Over the last 36 months, according to the Department of Defense, more than 54,000 service members have been diagnosed with traumatic brain injuries (TBI). Additionally, reports indicate that approximately 750,000 veterans from the Iraq and Afghanistan conflicts are struggling with service-related TBI and PTSD (Post Traumatic Stress Disorder, a form of brain injury). Healing and recovery are possible for these veterans – but diagnosis comes first, and this is a difficult process that requires an increased awareness of what TBI looks like to healthcare providers and first responders, as well as employers, family members, friends, and community leaders. The fact that only 8-10% of all health care providers have training on TBI diagnosis and treatment certainly complicates the issue of rapid diagnosis and treatment.
Resurrecting Lives Foundation (RLF) was born in 2012 in order to drive advocacy and raise awareness for returning military members and veterans who have suffered from TBI. RLF founder Chrisanne Gordon, MD, has now published the story of her recovery from TBI – including the defining moment that launched her drive to change the system – in a new book, Turn the Lights On!, available through Amazon.
Researchers have now proven the link between TBI (a physical injury to the brain) and PTSD, (a chemical injury to the brain); these injuries share many of the same symptoms of hypervigilance, avoidance of persons and situation, isolation, and depression. This also complicates diagnosis. Dr. Gordon credits a young veteran with opening her eyes to this dilemma, and sparking the ember that eventually led to the foundation. Here’s an excerpt from her book.
While recovering from a TBI, it is difficult to become introspective. You spend so much time and energy just getting through the day’s reduced activities that there is no energy left for reflection. Nearly a decade later in my recovery I finally had the room for reflection and realized that my recovery was also my boot-camp for my work with veterans struggling with TBI.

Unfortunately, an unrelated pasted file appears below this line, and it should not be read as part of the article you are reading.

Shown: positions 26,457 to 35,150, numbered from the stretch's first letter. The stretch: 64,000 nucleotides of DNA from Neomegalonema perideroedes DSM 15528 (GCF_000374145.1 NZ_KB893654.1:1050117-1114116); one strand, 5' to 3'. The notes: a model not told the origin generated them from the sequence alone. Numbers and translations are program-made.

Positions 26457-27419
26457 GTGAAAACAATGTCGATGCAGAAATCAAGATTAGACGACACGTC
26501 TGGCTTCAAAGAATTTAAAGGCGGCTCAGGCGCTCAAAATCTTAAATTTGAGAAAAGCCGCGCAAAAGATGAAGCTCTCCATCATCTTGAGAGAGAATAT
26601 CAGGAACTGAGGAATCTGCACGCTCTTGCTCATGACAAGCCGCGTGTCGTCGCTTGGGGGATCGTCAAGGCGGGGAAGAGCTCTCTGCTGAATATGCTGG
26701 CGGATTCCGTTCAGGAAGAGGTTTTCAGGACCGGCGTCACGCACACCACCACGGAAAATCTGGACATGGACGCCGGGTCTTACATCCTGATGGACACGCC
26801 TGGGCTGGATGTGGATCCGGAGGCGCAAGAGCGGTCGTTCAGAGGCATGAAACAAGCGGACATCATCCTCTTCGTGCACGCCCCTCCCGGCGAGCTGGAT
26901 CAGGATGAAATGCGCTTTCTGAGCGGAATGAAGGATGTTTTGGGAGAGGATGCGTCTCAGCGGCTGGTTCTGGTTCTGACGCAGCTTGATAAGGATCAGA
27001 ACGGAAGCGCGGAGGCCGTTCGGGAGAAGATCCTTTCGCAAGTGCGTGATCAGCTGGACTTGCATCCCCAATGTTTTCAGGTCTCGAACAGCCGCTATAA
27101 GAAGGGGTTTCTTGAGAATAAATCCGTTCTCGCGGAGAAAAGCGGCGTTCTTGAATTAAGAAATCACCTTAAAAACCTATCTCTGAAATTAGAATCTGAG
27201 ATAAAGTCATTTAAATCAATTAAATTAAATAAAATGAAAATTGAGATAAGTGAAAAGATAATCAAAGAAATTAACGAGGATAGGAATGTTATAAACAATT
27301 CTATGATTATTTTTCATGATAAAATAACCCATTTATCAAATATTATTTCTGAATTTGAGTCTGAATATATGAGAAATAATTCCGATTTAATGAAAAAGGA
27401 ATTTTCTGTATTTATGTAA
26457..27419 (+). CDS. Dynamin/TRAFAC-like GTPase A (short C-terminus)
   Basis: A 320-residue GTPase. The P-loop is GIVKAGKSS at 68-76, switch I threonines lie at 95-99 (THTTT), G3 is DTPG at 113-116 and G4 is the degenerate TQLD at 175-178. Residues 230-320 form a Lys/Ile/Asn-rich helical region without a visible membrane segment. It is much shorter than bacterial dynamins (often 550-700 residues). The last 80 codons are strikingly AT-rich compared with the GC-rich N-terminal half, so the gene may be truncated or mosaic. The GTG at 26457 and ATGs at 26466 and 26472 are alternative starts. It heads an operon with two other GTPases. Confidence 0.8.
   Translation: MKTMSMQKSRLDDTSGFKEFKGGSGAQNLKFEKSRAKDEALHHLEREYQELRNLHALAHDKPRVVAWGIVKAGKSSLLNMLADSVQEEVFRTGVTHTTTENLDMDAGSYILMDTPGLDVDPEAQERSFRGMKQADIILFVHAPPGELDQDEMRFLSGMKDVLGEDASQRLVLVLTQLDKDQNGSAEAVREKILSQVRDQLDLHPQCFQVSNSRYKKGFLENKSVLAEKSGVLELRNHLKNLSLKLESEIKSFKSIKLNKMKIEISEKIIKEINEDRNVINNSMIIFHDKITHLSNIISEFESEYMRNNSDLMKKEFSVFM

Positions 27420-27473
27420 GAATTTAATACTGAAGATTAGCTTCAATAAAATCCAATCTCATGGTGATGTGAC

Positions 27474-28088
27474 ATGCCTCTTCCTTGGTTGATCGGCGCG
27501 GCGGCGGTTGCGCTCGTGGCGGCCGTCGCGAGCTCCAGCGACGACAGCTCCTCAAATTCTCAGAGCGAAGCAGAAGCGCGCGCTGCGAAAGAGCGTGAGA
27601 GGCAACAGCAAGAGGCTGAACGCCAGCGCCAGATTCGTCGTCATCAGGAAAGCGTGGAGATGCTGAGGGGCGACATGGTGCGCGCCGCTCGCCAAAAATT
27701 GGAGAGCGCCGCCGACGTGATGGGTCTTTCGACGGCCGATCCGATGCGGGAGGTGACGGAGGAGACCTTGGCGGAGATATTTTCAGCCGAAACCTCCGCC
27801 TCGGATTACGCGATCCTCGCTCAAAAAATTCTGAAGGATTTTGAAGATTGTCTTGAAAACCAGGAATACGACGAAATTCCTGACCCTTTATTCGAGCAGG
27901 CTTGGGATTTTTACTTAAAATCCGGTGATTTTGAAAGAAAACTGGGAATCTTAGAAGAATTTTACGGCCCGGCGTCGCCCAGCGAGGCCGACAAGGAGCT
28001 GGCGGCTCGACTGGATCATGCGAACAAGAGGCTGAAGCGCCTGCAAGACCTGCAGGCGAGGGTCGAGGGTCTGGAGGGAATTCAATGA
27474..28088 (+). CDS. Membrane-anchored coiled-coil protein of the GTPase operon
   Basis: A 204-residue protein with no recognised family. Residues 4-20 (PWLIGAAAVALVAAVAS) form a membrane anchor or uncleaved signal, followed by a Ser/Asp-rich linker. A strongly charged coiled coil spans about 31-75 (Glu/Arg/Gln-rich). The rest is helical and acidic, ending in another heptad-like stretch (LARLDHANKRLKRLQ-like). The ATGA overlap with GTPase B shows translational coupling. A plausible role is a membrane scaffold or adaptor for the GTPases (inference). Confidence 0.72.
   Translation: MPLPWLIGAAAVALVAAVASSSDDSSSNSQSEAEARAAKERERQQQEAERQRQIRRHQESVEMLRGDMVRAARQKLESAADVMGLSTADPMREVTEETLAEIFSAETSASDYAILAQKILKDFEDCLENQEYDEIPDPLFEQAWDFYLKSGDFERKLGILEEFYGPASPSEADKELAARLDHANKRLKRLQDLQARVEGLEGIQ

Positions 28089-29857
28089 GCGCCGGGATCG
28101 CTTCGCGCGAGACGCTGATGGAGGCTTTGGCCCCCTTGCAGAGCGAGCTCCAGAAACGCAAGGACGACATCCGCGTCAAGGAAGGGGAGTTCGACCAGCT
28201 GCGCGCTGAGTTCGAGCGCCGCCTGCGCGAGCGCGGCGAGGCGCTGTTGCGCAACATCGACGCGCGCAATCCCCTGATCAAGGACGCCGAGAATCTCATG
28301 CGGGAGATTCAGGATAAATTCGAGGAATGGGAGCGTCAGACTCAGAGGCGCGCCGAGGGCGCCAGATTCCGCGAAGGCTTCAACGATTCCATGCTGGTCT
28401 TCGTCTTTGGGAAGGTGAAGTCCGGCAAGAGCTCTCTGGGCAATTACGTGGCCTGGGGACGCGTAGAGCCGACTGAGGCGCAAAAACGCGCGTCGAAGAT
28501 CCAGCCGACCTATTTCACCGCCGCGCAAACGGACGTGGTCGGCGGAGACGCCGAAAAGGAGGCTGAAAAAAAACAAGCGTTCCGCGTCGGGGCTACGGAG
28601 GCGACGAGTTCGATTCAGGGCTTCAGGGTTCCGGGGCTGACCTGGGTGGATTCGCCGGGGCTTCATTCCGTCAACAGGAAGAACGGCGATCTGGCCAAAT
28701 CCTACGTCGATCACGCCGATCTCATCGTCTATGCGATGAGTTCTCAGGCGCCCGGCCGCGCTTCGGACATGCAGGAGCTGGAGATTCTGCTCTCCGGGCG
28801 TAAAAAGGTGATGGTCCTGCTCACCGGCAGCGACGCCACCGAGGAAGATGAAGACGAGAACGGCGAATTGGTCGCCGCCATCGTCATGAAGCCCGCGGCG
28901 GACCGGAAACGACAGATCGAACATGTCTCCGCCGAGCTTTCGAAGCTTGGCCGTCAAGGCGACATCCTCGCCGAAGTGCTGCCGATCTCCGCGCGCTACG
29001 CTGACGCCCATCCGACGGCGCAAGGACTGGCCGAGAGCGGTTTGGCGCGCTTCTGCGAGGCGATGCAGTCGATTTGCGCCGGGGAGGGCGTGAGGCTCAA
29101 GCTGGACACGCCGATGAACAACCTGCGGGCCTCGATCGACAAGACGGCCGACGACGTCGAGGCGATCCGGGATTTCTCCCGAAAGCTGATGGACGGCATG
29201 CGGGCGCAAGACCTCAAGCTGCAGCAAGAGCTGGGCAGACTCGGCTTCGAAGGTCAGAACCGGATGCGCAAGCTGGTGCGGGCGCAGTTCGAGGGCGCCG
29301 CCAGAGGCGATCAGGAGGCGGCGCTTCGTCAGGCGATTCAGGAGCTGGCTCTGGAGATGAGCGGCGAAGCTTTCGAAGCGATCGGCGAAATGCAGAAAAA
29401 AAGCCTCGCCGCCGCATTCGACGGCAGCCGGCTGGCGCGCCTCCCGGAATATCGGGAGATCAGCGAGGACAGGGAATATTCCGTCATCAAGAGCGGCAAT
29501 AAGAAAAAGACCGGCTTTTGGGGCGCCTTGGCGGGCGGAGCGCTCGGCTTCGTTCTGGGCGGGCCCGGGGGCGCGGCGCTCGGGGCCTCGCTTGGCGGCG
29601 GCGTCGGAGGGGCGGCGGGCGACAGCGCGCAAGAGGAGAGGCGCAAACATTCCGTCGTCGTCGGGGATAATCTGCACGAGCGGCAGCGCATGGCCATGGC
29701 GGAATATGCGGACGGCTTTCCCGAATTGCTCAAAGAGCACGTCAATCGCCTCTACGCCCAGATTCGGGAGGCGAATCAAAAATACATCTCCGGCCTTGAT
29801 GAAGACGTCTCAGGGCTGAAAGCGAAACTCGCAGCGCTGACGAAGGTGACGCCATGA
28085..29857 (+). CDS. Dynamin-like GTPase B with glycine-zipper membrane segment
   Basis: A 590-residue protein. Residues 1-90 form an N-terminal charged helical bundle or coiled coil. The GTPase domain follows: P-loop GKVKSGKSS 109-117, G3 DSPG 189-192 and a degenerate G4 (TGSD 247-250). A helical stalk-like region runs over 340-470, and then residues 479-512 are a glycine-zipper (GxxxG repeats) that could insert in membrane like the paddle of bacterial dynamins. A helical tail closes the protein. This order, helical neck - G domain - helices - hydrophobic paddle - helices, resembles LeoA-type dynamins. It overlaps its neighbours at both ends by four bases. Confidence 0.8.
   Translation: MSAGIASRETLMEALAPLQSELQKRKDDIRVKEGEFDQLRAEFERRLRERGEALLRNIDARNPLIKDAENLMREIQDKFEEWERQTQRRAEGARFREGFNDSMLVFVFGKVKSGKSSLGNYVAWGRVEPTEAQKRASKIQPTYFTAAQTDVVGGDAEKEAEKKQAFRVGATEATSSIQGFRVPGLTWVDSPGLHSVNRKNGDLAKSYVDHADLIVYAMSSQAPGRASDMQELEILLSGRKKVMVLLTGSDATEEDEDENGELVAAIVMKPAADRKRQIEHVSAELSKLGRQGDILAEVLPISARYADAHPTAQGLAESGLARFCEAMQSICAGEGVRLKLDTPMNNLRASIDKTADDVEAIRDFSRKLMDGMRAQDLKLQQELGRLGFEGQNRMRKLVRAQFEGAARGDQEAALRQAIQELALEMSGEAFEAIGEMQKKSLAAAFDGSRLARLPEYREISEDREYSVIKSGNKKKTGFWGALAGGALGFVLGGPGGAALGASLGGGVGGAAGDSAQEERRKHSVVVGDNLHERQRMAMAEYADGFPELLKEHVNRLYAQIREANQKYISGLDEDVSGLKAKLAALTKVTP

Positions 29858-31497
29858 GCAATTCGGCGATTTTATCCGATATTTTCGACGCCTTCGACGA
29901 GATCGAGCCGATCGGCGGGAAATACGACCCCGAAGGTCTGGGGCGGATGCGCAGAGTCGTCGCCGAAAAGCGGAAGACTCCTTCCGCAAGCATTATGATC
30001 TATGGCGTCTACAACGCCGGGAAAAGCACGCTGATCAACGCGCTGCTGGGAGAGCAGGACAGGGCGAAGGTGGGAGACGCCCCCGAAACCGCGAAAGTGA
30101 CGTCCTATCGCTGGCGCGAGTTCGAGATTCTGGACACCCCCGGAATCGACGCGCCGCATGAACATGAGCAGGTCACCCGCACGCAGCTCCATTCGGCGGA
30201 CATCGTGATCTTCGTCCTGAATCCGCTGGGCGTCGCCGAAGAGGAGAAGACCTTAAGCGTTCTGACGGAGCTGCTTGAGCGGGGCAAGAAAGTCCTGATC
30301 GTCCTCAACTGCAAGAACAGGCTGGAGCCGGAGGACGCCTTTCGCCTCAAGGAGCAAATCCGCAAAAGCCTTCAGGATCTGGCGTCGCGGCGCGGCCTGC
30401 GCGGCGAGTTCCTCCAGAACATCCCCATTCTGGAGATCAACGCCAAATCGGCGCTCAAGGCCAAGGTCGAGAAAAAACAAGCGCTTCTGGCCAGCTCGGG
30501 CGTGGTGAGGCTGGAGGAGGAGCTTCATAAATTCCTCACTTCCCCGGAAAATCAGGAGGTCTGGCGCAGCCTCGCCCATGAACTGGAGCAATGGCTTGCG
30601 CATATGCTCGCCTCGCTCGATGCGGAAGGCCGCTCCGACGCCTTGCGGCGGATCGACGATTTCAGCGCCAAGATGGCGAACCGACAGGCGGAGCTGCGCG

Like the injury itself, the realization dawned on me rather abruptly while I was evaluating my first veteran at a VA outpatient clinic in Ohio. After requiring the young soldier to complete a computer-based, multiple-screen evaluation, I chose to take it too, out of curiosity. To my surprise, according to the VA program, I was diagnosed as having PTSD, not TBI. I related to my patient in that I shared many of his symptoms of hypervigilance, avoidance of crowds, lowered frustration threshold, and decreased tolerance to noise and light. I then explained that I sustained my injury while putting up Christmas lights, and his immediate reaction ultimately changed my life. I’ll never forget it.
No sooner had I muttered the words, “decorating the house for Christmas,” he seized my wrist, looked me squarely in the eye and proclaimed, “So what you mean, Doc, is that I’m not crazy!”
Wow! That hit me like a Humvee. Here, staring at my face for a reaction, was a young soldier who had survived serving two tours of duty in Iraq and eight IED explosions asking me — no, begging me – to legitimize his condition as a physical injury, not a mental illness. In that moment, I asked myself two questions: (1) just how many thousands of patients with brain injuries think they’re crazy? And (2) how can we, as physicians, correct this stigma of hopelessness?*
Read more of this riveting story of “hope, healing, and recovery” in order to raise your understanding of the symptoms, diagnosis, recovery, and support possible, especially for our veterans; an order placed here through Amazon Smile will return .05% of the purchase back to RLF.